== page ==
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Managing Autoimmune Conditions

Managing Autoimmune Conditions

Autoimmunity is characterized by chronic inflammation with the body’s immune system mistakenly attacking its own tissues.

The underlying causes may include stress, hidden infections, food allergies or sensitivities, toxic exposure, genetic predisposition, nutrient deficiencies, and leaky gut. Immune dysregulation leads to inflammation and tissue damage which sustains the disease.

Contributing factors to Autoimmune disease include:

  • Food allergy/ intolerance from dietary proteins are difficult to digest and have the potential to become antigens which derange the immune system.
  • Gastrointestinal hyper-permeability is thought to contribute to the pathogenesis by contributing weak gap junctions allowing toxins to migrate into the blood and causing damage to the immune system.
  • Dysbiosis is associated with the development of the disease due to incorrect balance of bacteria leading to inflammation and reduced mucous membrane function and immune dysfunction.
  • Poor liver detoxification due to increased antigen load, reduced phagocytic capacity and increased toxic load in blood from the digestive tract sustains the auto immune process and immune dysregulation.
  • Chemical exposure has been linked to many autoimmune diseases. They have been found to be endocrine disrupters and toxic to the immune system.
  • Inflammation is the key feature that sustains autoimmune diseases due to the production of inflammatory cytokines. Inflammation can be anywhere in the body and a result of many conditions including gum disease, excess adipose tissue and gut dysbiosis.
  • Stress can create immune dysregulation. Many autoimmune diseases are precipitated during period of extreme stress.

What can you do to manage autoimmune conditions?

Eat a whole food, anti-inflammatory dietEat a whole food, anti-inflammatory diet

Focus on anti-inflammatory foods including wild fish and other sources of omega-3 fats, red and purple berries, melon, pineapple, dark green leafy vegetables, broccoli, cauliflower, sweet potatoes, and nuts & seeds. Add anti-inflammatory herbs, including turmeric, ginger, garlic, chili, cinnamon, peppers and rosemary.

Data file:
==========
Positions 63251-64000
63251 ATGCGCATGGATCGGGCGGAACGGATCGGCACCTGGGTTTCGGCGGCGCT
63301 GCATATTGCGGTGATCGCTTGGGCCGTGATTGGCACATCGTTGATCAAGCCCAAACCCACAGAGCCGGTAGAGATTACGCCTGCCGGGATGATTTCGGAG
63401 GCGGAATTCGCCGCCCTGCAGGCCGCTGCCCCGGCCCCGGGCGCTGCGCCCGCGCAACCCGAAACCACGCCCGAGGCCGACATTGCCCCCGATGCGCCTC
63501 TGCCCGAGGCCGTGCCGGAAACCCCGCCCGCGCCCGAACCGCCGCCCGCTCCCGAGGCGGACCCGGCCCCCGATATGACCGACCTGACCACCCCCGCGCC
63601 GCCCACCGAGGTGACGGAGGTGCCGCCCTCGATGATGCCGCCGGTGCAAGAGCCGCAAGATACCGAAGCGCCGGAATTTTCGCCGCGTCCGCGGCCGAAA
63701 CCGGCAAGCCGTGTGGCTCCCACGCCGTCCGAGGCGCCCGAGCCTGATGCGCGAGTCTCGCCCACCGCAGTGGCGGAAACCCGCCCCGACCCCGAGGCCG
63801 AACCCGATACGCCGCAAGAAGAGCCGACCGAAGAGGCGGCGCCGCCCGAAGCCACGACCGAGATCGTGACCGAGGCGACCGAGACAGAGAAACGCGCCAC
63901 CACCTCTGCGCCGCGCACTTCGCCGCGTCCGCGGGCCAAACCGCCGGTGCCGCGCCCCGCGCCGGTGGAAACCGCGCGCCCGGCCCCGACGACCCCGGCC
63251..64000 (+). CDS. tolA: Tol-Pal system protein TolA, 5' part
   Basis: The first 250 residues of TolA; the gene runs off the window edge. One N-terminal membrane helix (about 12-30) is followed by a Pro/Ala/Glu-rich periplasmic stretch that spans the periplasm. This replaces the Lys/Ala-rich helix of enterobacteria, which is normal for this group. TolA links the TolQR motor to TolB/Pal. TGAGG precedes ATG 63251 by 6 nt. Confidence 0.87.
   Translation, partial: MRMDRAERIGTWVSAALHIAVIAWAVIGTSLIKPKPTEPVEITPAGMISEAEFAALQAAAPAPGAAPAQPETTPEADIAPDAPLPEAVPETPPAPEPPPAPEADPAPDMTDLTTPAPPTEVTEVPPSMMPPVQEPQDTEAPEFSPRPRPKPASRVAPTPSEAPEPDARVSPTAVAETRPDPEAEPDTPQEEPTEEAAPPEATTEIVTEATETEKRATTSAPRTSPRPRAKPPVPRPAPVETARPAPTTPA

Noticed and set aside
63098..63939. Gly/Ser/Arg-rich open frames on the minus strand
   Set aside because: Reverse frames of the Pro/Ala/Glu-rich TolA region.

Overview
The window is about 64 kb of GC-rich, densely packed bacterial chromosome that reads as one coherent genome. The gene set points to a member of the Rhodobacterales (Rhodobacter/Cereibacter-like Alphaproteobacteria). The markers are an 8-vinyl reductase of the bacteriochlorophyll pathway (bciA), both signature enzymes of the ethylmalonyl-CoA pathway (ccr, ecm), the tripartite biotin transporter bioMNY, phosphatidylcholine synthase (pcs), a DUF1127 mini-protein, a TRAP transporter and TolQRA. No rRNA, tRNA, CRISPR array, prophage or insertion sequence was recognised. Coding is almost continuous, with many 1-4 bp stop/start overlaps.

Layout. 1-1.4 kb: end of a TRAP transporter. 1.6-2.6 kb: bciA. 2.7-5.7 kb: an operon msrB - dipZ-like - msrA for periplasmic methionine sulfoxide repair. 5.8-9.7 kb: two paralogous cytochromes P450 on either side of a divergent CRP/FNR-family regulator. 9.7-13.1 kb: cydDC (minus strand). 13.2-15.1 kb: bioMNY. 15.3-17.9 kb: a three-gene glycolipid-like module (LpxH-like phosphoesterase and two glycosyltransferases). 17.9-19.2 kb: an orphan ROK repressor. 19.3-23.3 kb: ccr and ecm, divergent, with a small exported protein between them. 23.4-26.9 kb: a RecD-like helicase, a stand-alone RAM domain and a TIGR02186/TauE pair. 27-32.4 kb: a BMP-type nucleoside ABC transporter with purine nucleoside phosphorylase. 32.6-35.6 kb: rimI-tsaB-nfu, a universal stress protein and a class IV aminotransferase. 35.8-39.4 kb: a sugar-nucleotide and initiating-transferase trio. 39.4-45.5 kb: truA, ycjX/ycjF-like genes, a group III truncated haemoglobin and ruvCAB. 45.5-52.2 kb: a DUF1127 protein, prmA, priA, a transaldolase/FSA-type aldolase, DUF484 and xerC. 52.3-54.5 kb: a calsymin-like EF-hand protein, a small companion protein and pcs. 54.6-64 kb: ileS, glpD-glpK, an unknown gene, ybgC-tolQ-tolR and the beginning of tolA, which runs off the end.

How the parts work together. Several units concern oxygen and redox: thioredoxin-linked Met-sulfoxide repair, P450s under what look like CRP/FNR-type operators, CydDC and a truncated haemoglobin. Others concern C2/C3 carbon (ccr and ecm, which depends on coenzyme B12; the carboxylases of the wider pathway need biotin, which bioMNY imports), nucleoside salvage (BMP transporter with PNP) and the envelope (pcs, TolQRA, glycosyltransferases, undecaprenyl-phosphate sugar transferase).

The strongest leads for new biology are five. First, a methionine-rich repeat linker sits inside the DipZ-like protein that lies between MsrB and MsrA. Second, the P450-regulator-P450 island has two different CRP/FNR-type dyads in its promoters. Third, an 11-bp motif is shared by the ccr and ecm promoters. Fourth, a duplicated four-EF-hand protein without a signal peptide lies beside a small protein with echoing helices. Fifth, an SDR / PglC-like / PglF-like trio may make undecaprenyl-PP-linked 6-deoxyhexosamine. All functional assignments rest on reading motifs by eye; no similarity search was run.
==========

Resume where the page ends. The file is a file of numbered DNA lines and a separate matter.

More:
Eliminate inflammatory foods

Such as refined and processed foods, cakes, biscuits, fast foods, chips, wheat breads and baked foods, inflammatory oils, including corn, soy and safflower oils.

Check for hidden infections

These include yeast, viruses, bacteria, and Lyme. You will need some pathology testing to identify and eliminate these infections.

Check for hidden food allergies

You can do this with a naturopath through IgG food testing or an elimination diet.

Test for heavy metal toxicity

Mercury and other metals can cause autoimmunity. A naturopath can organize testing for this and if necessary put you on a specific detox diet to support detoxification of heavy metals.

Heal your gut

About 60% of your immune system is found in the gut. Healing involves dietary changes, removing any aggravating factors and eating a wholefood anti-inflammatory diet. You may require nutrients to heal the gut lining.

Take your supplements

Vitamin C, zinc, vitamin D and probiotics can help your immune naturally. Also consider anti-inflammatory herbs and nutrients such as curcumin, fish oil, quercetin, grape seed extract, ginger and bioflavonoids. This can be confusing and needs will be very individual. Consult a naturopath.

Exercise regularly

Regular exercise helps to reduce inflammation. You don’t have to go to the gym or run on a treadmill to stay in shape. Just start moving around more. Go for walks with friends and family, go out and do some gardening, play Frisbee in the park, pick up a tennis racket and hit a tennis ball around, dance around the house…. anything you can do to get out and move your body is exercise.

Practice relaxation

Stress worsens your immune response. Calming techniques including yoga, deep breathing, walking in nature or around the park, biofeedback, massage, can all help to reduce stress and anxiety to promote relaxation.

Sleep for 8 hours every night

The research is clear – lack of sleep or poor sleep damages your metabolism, increases your cortisol and makes you store fat and drives up your risk of numerous conditions including diabetes, cardiovascular disease and autoimmune disease. Getting enough sleep and sleeping well are essential for vibrant health and reducing inflammation.

For Autoimmune support call 0403 755 584 or book an appointment online.

Angela McTaggart
Qualified Clinical Naturopath
Brunswick Naturopathy

www.brunswicknaturopathy.com.au
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Angela McTaggart - Naturopath, Brunswick Naturopathy
angela@brunswicknaturopathy.com.au